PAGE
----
“When you get around the athletes you see their smiles and their energy and their commitment and their sacrifice, you can’t help but feel good inside,” Roberts said. "That as crazy as the world can feel sometimes, it is actually a really cool place. There’s some really cool things happening, there’s some really cool people doing some really cool things for some really special people. And then in return those athletes are giving to us empathy and sympathy and joy and happiness and putting smiles on your face. You can’t be around a Special Olympic athlete and be in a bad mood. … It just doesn’t happen.”
Individuals looking to get involved will have a chance to learn more about the opportunity this weekend before the Seahawks' Week 15 game against the Los Angeles Rams at CenturyLink Field, where Special Olympics representatives will have a presence pregame in Touchdown City. You can also learn more about volunteer opportunities by heading directly to SpecialOlympicsUSAGames.org.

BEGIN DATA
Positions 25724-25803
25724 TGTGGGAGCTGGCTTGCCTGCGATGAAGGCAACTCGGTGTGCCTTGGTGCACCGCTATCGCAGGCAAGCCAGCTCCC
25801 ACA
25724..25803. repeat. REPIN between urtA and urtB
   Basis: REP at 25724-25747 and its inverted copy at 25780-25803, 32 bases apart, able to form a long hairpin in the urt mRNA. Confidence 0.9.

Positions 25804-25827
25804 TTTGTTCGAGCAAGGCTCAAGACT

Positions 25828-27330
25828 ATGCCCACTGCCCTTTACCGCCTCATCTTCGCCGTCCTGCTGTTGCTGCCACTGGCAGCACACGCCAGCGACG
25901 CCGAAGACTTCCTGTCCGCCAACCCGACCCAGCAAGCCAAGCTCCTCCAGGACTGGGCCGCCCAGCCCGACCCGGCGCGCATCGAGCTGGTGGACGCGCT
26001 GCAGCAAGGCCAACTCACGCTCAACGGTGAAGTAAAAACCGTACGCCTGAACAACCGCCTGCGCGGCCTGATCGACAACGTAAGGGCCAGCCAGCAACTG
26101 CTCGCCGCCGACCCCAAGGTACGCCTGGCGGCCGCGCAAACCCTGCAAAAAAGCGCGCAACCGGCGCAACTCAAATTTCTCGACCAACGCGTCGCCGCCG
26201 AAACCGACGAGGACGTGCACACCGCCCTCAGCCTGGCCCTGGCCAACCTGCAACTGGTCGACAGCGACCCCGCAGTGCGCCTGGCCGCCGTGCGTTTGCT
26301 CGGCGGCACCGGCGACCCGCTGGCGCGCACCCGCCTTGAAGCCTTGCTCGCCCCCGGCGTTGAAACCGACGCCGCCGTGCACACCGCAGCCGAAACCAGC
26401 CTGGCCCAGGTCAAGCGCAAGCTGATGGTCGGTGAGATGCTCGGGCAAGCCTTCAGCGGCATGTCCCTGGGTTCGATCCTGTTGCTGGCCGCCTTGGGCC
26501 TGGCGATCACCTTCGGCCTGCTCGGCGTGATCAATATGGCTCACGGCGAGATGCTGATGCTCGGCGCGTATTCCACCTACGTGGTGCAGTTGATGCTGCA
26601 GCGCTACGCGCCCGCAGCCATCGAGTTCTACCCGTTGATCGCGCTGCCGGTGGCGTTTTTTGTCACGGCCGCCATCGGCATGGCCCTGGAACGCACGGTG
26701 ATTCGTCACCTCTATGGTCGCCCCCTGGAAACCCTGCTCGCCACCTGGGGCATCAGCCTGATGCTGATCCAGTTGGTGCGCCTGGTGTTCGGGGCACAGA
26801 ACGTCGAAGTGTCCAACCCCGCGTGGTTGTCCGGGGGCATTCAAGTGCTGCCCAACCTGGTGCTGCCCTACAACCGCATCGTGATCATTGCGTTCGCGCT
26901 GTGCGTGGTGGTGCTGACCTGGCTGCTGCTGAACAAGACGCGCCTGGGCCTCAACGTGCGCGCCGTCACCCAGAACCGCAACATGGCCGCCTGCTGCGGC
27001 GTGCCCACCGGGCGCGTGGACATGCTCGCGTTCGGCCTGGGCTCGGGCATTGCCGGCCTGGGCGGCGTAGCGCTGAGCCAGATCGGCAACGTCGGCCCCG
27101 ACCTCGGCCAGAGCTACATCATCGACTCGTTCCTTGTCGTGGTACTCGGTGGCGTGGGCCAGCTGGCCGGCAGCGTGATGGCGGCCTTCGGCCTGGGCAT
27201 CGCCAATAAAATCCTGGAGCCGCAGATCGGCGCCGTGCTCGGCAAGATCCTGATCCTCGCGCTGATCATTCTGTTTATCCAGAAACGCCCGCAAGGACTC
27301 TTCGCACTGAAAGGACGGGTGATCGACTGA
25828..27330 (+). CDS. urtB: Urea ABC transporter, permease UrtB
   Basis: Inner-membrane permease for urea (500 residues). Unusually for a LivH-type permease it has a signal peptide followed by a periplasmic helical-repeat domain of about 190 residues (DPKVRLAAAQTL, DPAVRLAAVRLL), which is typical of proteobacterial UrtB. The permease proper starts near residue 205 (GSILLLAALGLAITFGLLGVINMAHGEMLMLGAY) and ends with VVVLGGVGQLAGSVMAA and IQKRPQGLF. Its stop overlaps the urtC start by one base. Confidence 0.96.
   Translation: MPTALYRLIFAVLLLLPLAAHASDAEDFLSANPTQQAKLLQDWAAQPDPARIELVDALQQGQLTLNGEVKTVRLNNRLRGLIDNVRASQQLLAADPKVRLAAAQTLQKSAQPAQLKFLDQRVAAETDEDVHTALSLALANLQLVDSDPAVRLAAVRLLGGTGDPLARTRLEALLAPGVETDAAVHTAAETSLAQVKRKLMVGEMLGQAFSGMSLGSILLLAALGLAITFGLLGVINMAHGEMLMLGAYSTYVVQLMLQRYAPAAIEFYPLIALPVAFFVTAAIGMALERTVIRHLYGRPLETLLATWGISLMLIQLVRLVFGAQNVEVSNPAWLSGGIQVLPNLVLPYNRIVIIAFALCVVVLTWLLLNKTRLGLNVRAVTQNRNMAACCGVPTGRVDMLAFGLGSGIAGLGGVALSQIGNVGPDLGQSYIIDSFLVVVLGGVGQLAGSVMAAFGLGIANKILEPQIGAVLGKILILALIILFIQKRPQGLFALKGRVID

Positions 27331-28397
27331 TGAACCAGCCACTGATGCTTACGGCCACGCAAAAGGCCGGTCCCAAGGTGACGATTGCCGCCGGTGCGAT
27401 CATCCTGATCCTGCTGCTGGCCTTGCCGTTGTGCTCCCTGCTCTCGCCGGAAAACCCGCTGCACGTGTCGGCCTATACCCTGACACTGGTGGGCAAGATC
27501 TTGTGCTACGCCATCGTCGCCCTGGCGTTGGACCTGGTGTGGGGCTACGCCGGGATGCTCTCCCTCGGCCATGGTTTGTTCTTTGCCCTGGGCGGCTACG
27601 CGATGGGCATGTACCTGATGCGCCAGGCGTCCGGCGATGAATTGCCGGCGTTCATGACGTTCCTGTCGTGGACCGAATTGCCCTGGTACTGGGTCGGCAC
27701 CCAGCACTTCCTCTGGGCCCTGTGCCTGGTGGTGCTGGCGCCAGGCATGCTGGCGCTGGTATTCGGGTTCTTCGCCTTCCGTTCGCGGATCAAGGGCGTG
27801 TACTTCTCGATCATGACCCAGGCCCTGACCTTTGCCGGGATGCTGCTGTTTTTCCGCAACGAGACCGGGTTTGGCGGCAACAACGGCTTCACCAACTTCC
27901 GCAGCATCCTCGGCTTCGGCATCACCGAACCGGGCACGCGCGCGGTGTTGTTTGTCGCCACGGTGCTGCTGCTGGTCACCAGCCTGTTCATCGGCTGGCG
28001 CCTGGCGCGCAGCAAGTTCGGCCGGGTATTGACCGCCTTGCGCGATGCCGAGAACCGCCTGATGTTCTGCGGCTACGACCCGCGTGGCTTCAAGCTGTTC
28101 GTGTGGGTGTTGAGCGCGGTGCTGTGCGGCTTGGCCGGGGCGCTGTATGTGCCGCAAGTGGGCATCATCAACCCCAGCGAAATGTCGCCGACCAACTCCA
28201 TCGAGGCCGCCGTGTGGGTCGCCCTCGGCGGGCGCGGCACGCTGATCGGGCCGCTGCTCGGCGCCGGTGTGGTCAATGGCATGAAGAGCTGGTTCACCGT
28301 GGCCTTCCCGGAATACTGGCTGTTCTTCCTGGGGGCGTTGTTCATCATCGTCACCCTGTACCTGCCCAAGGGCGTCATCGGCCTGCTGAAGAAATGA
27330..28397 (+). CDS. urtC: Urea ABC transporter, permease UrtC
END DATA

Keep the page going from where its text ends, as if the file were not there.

“Know that our athletes are everywhere,” reminded Lenox. "It’s easy to look past them and society has for centuries just not even seen this population. They’re amazing. They are so much fun to be around and they see the world through a little bit different lens, so it really opens up your eyes a little bit. So open up a little bit, make yourself a little vulnerable, and maybe listen. You’re not just there to help them, they’re there to help you, too. ... It will change your life, and for the better." Read